“Right now there are probably 80 sites out there, and no one has become the go-to site, the TripAdvisor, if you will, of medical ratings. And because of that, some of the more high-profile ones have been more open to taking into account the concerns of the doctors,” Dr. Segal said. “If a person doesn’t have first-hand information, they will remove posts that say something like my wife visited Dr. Smith, and said he was very rude,’ if you bring it to their attention. In addition, if a patient’s calling the doctor, for example, an alcoholic without any terms to substantiate, they’ll remove those posts. A lot of these places are putting together some moderation in the effort to become a go-to site. We have a long way to go until it’s doctor-friendly, but it’s improved a lot recently. We’ll know when we’ve gotten to the correct place when doctors and nurses are using these sites to choose their own doctors.” [pagebreak]
The anonymity of online review sites creates a far different dialogue and tone than most practitioners would expect before the advent of the Internet. This is a sample of some of both the positive and the negative things that online reviewers have had to say about dermatologists on rating websites. All comments have had the physician’s name removed. The negative reviews have been paraphrased to reflect their sentiments. Spelling and grammar have not been altered.
“Dr. [redacted] is the best doctor I’ve ever seen. He is unbelievably friendly, and after talking to him for just a few minutes, you really feel like you’ve made a good friend/ally in your battle against whatever it is you are seeing him for. He is great at forming a treatment plan and making his patients feel as though they are in it together, rather than just outlining a list of things the patient should do. My only regret is that I didn’t come to see him sooner.” - Yelp.com, 2011
Shocked at the indifference and unfriendliness Dr. [redacted] showed on my first visit ... She came off as unconcerned about me and anxious for me to leave... The look on her face made it clear she thought she was indulging me by responding to questions. I wasn’t expecting a fun chat or a new friend, but I have been to a lot of doctors and I’ve never been made to feel this unwelcome. - RateMDs.com, 2008
“Doctor [redacted] was excellent! He is very patient, and I felt very comfortable with him. I could tell he is very experienced in his field. After listening to my concerns and examining me, he gave me an exact diagnosis and proper treatment. My problem went away within 5 days. The office is clean and welcoming and the staff is friendly while answering questions and scheduling appointments.” - Google.com, 2012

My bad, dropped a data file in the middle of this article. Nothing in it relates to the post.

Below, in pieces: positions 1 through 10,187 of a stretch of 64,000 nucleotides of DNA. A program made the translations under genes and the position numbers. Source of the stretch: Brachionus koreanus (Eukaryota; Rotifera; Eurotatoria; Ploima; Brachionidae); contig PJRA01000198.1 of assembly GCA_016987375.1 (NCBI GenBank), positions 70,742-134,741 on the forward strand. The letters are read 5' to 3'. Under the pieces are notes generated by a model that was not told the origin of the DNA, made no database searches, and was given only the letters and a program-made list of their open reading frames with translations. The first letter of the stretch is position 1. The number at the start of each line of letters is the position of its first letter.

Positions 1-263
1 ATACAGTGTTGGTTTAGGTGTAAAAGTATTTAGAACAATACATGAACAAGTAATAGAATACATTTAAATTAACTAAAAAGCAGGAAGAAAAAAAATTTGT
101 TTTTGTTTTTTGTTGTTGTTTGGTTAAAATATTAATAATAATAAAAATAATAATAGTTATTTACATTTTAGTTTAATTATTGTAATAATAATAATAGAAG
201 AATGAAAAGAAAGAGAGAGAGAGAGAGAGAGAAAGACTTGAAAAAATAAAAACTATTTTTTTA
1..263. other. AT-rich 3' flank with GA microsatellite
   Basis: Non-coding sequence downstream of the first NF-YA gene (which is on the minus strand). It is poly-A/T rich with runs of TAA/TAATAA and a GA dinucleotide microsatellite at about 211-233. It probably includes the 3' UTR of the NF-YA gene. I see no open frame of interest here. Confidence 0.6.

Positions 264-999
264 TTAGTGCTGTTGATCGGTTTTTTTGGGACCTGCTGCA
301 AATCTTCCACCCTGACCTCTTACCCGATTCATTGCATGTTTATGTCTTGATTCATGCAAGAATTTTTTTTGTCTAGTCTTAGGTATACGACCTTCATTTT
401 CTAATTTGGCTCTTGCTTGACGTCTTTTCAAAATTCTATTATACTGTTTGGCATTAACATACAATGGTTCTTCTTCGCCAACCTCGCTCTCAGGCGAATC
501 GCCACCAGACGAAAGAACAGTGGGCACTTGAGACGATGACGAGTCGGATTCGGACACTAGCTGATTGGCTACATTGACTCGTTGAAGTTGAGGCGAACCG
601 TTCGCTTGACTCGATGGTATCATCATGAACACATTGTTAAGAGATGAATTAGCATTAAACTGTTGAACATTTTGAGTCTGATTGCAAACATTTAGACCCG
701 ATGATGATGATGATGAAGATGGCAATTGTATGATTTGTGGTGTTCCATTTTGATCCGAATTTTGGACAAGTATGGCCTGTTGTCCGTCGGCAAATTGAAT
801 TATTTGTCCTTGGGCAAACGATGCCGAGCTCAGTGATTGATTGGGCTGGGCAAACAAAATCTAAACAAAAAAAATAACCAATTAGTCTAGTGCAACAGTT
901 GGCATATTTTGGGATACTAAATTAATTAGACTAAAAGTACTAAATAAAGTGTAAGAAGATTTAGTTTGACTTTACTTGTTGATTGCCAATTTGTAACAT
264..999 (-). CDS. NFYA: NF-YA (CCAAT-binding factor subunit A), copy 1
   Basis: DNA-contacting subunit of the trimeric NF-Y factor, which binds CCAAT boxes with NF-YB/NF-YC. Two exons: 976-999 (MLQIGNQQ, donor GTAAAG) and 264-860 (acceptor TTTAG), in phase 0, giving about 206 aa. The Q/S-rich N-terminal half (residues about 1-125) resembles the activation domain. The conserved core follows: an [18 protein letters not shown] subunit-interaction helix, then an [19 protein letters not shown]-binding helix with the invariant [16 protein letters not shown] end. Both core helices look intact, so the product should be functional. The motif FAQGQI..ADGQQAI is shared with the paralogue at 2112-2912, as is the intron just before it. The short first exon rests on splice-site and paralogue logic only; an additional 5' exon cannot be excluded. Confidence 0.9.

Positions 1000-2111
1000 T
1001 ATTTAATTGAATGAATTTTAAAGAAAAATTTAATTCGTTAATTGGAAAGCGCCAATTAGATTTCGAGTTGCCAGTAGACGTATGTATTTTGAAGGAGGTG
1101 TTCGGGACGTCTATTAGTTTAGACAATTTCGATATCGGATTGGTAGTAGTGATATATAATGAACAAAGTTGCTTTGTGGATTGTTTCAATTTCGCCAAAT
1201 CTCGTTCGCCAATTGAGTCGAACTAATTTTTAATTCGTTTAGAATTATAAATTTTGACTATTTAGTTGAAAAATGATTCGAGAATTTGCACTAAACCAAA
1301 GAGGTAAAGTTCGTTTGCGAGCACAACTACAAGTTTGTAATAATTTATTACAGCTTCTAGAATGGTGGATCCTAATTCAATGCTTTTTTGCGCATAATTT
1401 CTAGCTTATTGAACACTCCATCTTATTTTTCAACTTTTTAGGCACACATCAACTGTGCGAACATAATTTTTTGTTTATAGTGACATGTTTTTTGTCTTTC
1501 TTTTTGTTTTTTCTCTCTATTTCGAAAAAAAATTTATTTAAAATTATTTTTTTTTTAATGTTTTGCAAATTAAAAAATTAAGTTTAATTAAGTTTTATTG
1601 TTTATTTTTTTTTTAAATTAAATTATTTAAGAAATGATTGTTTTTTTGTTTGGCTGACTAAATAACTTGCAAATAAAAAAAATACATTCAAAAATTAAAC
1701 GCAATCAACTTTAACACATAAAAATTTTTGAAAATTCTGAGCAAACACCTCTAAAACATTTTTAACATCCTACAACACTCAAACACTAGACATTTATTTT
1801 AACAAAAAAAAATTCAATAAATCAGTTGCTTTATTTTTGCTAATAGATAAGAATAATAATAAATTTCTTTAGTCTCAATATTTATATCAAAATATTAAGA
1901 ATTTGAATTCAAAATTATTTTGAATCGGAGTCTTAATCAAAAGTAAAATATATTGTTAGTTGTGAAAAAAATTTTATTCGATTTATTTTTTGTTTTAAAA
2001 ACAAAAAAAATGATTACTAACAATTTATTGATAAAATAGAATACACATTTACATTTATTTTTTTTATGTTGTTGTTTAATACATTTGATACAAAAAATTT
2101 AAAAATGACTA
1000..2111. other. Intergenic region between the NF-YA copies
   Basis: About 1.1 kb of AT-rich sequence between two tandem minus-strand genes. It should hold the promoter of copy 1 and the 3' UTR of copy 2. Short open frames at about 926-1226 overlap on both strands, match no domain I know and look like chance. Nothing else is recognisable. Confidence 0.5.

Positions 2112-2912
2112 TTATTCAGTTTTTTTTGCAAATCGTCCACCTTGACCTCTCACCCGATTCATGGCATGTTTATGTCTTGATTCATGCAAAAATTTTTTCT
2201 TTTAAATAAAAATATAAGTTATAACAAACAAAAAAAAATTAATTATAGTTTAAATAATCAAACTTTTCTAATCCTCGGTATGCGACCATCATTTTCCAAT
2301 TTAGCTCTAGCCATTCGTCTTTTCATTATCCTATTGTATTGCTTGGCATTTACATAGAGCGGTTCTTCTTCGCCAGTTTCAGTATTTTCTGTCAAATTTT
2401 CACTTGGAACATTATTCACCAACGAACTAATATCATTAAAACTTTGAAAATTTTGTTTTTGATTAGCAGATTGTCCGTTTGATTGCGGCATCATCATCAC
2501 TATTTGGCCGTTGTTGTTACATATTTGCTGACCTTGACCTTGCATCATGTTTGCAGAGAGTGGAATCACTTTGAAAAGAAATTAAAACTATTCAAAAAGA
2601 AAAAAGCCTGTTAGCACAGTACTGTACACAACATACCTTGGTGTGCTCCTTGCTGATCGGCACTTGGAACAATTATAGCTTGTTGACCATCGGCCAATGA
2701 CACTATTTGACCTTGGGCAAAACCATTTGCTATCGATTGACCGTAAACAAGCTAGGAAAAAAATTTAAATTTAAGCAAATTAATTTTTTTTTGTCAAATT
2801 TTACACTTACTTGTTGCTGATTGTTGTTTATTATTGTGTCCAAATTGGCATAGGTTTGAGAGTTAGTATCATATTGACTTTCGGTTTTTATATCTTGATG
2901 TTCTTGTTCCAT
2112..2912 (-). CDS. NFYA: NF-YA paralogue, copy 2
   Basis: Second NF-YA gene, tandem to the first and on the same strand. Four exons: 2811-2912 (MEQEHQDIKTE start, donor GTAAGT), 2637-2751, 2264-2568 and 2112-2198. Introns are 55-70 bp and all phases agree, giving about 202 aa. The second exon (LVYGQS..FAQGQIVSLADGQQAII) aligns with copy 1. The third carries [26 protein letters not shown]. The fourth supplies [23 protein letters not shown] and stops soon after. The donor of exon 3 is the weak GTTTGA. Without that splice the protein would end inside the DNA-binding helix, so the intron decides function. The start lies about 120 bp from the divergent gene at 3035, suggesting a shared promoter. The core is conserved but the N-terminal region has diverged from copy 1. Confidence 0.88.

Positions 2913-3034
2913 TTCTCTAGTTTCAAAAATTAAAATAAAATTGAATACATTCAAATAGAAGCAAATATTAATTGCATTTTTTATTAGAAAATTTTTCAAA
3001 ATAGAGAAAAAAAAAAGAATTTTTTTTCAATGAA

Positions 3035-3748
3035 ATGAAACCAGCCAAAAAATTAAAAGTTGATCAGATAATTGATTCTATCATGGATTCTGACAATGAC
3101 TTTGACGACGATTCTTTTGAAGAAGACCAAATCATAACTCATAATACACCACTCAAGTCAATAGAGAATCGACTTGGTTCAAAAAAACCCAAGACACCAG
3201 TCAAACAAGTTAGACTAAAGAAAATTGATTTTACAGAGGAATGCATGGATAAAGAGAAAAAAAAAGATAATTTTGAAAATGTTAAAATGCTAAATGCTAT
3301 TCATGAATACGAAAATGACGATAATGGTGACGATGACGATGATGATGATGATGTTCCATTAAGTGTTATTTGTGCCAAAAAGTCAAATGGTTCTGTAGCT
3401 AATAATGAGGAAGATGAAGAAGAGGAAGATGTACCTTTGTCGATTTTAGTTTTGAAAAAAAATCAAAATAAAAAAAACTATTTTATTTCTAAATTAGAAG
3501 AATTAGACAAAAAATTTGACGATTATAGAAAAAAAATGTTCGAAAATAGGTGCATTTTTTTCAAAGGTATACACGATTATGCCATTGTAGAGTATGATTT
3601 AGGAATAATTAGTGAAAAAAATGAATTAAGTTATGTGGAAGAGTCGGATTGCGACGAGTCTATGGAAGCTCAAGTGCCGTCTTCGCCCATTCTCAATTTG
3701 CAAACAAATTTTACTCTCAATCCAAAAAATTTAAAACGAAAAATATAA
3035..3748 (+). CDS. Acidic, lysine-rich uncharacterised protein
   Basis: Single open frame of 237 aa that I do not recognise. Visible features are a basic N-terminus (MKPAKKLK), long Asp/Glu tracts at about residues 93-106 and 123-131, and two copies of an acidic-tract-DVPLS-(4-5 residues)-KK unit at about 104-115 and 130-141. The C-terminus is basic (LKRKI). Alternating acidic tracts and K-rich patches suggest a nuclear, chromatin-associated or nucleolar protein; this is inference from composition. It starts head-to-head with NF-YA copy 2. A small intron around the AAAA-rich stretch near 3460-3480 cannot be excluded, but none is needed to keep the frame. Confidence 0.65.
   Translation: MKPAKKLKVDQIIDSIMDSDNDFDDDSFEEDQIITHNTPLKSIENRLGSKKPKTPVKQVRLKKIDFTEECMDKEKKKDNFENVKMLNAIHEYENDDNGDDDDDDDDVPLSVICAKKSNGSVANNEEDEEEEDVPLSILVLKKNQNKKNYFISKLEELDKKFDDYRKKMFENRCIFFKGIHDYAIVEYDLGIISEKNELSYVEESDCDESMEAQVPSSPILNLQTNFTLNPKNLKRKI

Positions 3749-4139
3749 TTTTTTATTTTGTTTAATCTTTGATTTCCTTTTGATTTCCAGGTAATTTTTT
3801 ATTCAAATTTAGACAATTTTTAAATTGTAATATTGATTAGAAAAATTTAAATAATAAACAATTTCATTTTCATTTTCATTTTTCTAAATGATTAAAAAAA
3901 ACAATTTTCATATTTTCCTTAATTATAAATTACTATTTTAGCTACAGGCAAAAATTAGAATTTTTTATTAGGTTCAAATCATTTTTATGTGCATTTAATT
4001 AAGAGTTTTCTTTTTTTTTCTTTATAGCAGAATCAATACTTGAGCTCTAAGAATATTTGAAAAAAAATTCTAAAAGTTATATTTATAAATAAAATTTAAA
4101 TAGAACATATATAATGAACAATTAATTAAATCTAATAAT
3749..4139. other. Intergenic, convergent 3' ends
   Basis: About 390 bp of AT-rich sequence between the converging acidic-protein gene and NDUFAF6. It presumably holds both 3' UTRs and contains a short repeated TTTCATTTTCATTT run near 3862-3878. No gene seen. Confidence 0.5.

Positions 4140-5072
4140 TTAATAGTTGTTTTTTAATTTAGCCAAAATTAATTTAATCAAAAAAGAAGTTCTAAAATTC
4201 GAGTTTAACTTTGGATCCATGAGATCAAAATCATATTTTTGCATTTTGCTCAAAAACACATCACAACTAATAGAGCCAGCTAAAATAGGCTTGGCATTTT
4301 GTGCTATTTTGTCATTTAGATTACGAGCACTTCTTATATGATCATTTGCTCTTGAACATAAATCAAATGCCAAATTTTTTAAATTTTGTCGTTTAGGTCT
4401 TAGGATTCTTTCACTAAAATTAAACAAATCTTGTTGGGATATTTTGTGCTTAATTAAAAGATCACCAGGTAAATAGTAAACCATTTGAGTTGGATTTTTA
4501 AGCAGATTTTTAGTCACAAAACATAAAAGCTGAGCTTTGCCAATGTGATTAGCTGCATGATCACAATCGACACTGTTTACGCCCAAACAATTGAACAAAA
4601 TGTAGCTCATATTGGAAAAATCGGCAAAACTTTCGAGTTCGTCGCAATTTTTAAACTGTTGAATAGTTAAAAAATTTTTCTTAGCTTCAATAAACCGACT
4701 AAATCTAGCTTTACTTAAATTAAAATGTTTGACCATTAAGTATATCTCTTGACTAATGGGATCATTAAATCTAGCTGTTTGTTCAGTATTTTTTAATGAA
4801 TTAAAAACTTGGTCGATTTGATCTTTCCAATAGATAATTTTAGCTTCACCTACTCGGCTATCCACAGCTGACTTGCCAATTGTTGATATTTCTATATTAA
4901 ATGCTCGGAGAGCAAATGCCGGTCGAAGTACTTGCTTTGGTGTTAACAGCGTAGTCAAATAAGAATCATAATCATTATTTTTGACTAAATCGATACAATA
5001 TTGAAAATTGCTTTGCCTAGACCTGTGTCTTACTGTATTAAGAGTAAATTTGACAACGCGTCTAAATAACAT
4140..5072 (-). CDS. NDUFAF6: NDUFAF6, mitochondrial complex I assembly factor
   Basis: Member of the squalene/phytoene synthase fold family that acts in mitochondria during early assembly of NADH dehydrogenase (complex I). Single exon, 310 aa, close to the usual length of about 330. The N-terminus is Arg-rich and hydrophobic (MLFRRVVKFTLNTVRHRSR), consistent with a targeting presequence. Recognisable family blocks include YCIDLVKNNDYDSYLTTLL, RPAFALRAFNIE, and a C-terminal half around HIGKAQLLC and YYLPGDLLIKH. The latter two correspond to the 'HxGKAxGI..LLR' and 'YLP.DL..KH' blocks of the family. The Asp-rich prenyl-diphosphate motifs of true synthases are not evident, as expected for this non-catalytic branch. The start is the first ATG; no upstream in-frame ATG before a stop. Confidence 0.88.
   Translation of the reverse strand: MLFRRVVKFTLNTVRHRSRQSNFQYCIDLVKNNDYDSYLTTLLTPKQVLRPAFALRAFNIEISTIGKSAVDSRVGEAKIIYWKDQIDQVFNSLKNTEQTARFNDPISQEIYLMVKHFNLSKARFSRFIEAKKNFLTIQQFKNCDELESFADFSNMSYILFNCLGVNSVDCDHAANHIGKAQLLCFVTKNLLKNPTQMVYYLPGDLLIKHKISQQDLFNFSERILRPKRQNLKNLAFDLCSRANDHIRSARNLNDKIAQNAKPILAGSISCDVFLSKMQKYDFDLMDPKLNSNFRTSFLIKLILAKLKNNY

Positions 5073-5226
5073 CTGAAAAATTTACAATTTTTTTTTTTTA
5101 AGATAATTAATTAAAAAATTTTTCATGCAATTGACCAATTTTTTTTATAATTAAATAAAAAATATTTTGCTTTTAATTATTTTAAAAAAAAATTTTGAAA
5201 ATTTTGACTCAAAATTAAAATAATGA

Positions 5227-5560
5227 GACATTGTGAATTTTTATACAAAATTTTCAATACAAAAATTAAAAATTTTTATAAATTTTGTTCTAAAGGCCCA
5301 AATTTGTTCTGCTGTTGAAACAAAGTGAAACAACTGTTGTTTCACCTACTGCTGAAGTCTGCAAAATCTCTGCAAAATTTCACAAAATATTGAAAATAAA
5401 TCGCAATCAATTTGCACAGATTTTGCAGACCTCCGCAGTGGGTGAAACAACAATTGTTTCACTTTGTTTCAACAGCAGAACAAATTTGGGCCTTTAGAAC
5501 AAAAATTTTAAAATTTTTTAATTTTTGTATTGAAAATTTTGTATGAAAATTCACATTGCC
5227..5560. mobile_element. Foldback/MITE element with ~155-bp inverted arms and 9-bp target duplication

During my short visit with him, he received a phone call. I listened to him discuss his new couch for about 12 minutes. It would have been nice if he’d been interested enough in me to spend 12 minutes! - Yelp.com, 2011
“My experience at Dr. [redacted] office had to have been one of the best I have ever had. The office staff was professional, courteous and efficient and Dr. [redacted] was caring, considerate and extremely thorough. She allayed my fears about my problem and explained everything in clear, understandable language. She not only diagnosed and treated me appropriately, but she also went to great lengths to coordinate my care with a plastic surgeon and my general dermatologist. She also called me personally the night of my surgery which is unheard of in today’s world. I have never seen such a conscientious, intelligent, and thorough physician. I would highly recommend Dr. [redacted]” - Vitals.com, 2009
“The location is great right off the highway, easily accessible with it’s own lot. The office is warm and welcoming.... The receptionists, most of whom I know by name and who also return the favor, are very sweet.... I couldn’t ask for a team of professionals who work harder or care more about their patients.
Dr. [redacted], as well, has been an excellent doctor.... has a great bedside manner, he knows each one of his patients. Every time I see him he is able to ask about my school, studies and my family. I even remember being privy to his and his wife’s decision regarding indoor paint colors. I have had warts removed, fungus treated, acne medicated and many other embarrassing conditions examined by Dr. [redacted] without ever feeling awkward or uncomfortable. He treats everything as very important, and will continue to recommend different treatments until you are satisfied! - Yelp.com, 2010
Read more case studies in an online-only supplement to this story.
Rating sites for doctors
Ratings of doctors appear on a variety of sites across the Internet. Those listed below are good places to start when checking out your own online reputation.
Google Maps www.maps.google.com
Rate MDs www.ratemds.com
Angie’s List www.angieslist.com